Local Seattle game developer Spry Foxx has sued 6waves for software copyright infringement based on 6waves's knock-off of Spry Foxx's hit game Triple Town. Good for Spry Foxx.
Triple Town is shown on the left, and the 6waves knock-off on the right. There are definitely similarities, although to my eye not as many as the Vostu knock-off of the Zynga Cafe World game. But it's hard to do a real side-by-side comparison of two complete games with just the still screen captures from the Spry Foxx complaint. But still, the rest of the story fills in the blanks and leads me to believe that this is more than even a simple knock-off, but an overt act of corporate espionage.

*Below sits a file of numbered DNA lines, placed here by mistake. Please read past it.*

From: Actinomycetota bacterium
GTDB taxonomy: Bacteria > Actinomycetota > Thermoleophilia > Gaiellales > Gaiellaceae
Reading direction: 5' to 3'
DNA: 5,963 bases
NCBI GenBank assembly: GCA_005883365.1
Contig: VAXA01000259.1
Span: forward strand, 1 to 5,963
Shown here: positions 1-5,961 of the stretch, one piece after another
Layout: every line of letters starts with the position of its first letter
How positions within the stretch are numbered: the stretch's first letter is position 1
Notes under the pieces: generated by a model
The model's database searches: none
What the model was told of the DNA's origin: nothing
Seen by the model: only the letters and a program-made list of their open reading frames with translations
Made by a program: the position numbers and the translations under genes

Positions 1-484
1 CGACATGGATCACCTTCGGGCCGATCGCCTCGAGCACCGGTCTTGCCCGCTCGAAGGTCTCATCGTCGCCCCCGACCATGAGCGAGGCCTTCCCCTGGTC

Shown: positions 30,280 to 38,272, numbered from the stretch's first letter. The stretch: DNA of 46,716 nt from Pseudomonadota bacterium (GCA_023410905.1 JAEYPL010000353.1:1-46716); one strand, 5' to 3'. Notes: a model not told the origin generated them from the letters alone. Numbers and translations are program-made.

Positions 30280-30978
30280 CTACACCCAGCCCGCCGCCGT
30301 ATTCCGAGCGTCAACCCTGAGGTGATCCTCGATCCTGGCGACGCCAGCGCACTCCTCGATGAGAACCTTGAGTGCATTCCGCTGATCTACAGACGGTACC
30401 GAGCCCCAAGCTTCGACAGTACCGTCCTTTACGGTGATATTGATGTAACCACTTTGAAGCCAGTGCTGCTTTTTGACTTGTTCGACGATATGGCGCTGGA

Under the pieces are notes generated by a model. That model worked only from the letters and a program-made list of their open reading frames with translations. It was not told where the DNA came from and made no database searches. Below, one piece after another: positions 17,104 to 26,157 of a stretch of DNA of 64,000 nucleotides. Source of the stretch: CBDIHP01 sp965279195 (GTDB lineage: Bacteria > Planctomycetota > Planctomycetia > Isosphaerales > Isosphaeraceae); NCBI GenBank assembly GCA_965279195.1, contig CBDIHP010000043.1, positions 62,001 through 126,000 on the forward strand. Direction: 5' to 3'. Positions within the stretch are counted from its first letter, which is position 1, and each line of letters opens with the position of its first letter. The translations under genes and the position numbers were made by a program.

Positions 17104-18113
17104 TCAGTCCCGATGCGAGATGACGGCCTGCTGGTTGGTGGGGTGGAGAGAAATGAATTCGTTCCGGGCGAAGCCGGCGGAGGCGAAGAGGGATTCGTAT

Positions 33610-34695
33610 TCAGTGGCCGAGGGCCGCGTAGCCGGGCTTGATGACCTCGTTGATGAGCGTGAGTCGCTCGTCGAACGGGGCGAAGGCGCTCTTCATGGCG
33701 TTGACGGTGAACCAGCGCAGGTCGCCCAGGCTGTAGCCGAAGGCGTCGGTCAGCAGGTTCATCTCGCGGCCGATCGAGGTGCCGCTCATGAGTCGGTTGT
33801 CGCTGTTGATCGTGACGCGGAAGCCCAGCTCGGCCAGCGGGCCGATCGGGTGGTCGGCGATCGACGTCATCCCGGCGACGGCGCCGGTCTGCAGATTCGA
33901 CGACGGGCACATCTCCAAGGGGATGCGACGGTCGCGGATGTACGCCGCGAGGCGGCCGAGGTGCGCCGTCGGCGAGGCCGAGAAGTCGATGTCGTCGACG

Turns out, Spry Foxx and 6waves were in active, confidential negotiations for a deal that would see 6waves publish Spry Foxx's Triple Town game. Then, out of nowhere, 6waves pulls out of the deal and publishes its own version. During the negotiations, 6waves had access to Spry Foxx's code and everything under the hood. In the words of Spry Foxx's CEO David Edery, what 6waves did was "profoundly unethical by any measure." I agree.
6waves denies any wrongdoing. Of course they do. What else are they going to say: "Dang, we were hoping you wouldn't notice that"? It is important to note that Rex Ng, CEO of 6waves, only denies that they violated the terms of the NDA. He does not deny (or at least I haven't seen it) that 6waves knocked-off Spry Foxx's game.
So here we are. A small game developer comes up with the magic formula for a hot game. Shortly thereafter, a much larger game developer knocks it off, competing against the smaller developer with their own game. Does anyone still not believe that this is exactly the kind of copying that software copyrights are intended to prevent?